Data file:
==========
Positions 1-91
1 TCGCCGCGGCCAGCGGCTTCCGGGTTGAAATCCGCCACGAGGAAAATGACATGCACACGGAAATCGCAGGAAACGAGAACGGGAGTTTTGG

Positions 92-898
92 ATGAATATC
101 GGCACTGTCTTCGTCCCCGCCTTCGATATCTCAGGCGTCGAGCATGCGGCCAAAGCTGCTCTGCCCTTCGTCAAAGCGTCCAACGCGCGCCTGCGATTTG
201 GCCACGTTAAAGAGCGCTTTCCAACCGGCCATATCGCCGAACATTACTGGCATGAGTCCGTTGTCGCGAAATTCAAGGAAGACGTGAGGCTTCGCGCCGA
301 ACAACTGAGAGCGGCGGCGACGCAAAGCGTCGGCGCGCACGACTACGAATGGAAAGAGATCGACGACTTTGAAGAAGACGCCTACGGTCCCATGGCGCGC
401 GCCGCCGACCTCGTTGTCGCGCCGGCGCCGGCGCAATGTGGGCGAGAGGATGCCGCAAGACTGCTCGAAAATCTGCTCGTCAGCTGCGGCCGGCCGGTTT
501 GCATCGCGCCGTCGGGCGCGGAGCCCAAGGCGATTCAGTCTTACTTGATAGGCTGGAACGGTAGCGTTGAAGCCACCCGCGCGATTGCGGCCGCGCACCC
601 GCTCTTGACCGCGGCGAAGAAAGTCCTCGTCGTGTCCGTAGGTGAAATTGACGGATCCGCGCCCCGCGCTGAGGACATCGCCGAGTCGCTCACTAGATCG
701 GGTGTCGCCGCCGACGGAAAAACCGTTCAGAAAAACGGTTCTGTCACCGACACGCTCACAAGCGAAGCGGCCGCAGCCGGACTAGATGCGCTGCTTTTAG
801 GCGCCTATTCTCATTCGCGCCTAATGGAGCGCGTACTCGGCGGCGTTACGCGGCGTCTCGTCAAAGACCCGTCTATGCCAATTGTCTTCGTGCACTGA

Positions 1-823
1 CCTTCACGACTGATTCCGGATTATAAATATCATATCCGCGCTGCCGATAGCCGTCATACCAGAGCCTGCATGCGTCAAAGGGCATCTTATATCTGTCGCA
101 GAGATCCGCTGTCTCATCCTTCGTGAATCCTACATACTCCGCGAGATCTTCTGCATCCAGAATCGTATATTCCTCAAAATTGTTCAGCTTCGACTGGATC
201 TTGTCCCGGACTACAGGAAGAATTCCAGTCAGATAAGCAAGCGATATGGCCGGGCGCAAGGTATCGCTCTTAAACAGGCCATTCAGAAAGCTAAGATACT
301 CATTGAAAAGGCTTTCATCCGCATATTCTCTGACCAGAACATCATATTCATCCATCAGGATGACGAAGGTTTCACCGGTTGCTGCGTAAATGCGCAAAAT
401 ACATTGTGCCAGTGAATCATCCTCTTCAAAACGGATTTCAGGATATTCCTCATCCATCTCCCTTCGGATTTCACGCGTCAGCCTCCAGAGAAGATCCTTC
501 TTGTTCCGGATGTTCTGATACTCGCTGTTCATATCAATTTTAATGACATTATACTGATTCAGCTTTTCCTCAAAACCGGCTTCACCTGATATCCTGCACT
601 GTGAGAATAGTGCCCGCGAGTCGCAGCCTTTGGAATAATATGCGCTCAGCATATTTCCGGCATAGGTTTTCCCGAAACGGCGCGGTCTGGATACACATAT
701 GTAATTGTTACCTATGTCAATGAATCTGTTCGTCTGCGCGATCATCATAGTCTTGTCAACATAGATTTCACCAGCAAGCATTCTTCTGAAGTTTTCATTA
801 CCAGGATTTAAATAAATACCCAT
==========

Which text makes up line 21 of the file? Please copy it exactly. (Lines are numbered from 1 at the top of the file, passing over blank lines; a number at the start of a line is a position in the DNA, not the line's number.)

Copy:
701 GTAATTGTTACCTATGTCAATGAATCTGTTCGTCTGCGCGATCATCATAGTCTTGTCAACATAGATTTCACCAGCAAGCATTCTTCTGAAGTTTTCATTA